Over here at El Reg, we think that chatbots are, like, the best thing ever.
But would they be any better if they could detect sarcasm and retaliate with their own snide remarks?
A group of computer scientists from Princeton University, USA, certainly think so. Mikhail Khodak, Nikunj Saunshi and Kiran Vodrahalli, all graduate students, have pooled together “a large self-annotated corpus for sarcasm” by trawling through Reddit.
“Since sarcasm often involves humans stating something opposed to their beliefs or wants, it is important for chatbots and intelligent assistants to be able to understand when a person is being sarcastic,” Khodak told The Register.
A paper released on arXiv shows the trio aren’t the first group to collect a bit of internet sass. Other researchers have done it with Twitter. Indeed, IBM last week proclaimed a breakthrough of sorts with a new service that can detect when Twitter users are "frustrated, sad, satisfied, excited, polite, impolite and sympathetic."
The authors of this paper decided to turn to Reddit, the self-described “front page of the internet” because posts are written more clearly and aren’t restricted by the 140 character limit on Twitter.
Reddit is essentially an online forum that is split into "subreddits" for different topics or themes. Users follow interesting subreddits, and can rate and comment on posts.
Its structure makes it the perfect place to hunt for a bit of sark. Instead of relying on humans to label individual comments as sarcastic or not, geeky users frequently add ‘/s’ to their posts to denote sarcasm (the markup is a nod to a theoretical ‘<sarcasm>...</sarcasm>’ HTML tag. The subreddit feature also allows researchers to sort their data by subject.
Example sarcastic comment in the politics subreddit, marked with '/s'.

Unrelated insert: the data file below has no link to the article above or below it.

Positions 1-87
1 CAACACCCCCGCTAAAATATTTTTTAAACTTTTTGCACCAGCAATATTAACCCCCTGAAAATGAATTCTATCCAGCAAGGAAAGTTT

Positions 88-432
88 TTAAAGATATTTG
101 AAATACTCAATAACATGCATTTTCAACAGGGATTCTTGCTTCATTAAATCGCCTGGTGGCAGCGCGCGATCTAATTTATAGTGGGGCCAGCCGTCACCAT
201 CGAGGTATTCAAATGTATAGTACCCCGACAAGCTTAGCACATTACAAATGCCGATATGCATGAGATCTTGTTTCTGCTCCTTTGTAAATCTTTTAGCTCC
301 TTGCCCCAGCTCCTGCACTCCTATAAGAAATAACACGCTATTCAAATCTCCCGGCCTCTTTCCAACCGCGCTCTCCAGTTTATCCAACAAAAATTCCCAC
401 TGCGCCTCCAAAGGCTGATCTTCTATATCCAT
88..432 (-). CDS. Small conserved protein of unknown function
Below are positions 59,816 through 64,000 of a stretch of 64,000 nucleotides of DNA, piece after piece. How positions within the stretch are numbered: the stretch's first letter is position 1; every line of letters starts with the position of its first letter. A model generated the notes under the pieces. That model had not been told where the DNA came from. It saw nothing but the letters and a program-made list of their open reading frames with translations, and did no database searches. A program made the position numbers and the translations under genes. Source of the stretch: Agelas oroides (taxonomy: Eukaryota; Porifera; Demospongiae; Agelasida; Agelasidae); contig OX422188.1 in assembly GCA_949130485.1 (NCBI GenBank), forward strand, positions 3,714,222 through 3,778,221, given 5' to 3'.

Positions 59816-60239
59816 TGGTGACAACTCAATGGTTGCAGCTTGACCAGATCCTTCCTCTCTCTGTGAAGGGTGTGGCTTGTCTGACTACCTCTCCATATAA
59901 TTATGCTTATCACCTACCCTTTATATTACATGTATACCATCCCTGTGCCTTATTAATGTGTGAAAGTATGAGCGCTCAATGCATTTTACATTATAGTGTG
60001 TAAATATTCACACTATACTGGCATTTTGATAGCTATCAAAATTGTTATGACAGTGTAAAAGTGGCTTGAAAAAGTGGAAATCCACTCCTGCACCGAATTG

That markup's gold for researchers because it means they've been able to create a data set of 1.3 million self-described pieces of sarcasm among 500-600 million comments made on Reddit from 2009-2016. Controversial and less moderated subreddits like politics or men’s rights, a thread “for those who wish to discuss men’s rights and the ways said rights are infringed”, contain more sneering statements than games or science.
The goal is to construct a dataset sophisticated enough to follow online conversations and understand the context behind the sarky comments in order to test natural language processing algorithms.
“It is quite difficult for both machines and humans to distinguish sarcasm without context. One of the advantages of our corpus is that we provide the text preceding each statement as well as the author of the statement, so algorithms can see whether it is sarcastic in the context of the conversation or in the context of the author’s past statements,” Khodak explained.
But although context is given, trying to make machines understand it is tricky. “We didn't provide context to the machine learning algorithms because there is no standard accepted way of doing this,” Khodak added.
So instead, the researchers focused on training some of the simplest existing algorithms to detect sarcasm on single sentences only. In natural language processing, words are often represented as feature vectors in space, using a “support vector machine”, a classifier that sorts labelled data into two different categories - in this case ‘sarcastic’ and ‘not sarcastic’ - by drawing a divide in the space.
Three different word-embedding algorithms were pitted against humans to judge if a remark was acerbic. Some of the models performed better without added context than humans did to the researchers surprise.
But a closer look shows the results are to be taken with a pinch of salt. Humans are obviously better at understanding sarcasm, no machine is complex enough to really understand text and can’t handle the subtleties of satire.
Instead, the algorithms learned by finding patterns between words that were more closely associated with sarcasm such as “clearly” or “totally”. “Common words do seem to provide a strong indication of sarcastic intent,” Khodak admitted.
Oscar Wilde famously said: “Sarcasm is the lowest form of wit”. Although the database might give researchers a better chance at cracking sarcasm, it’ll be a long, long time before machines are smart enough to understand us. ®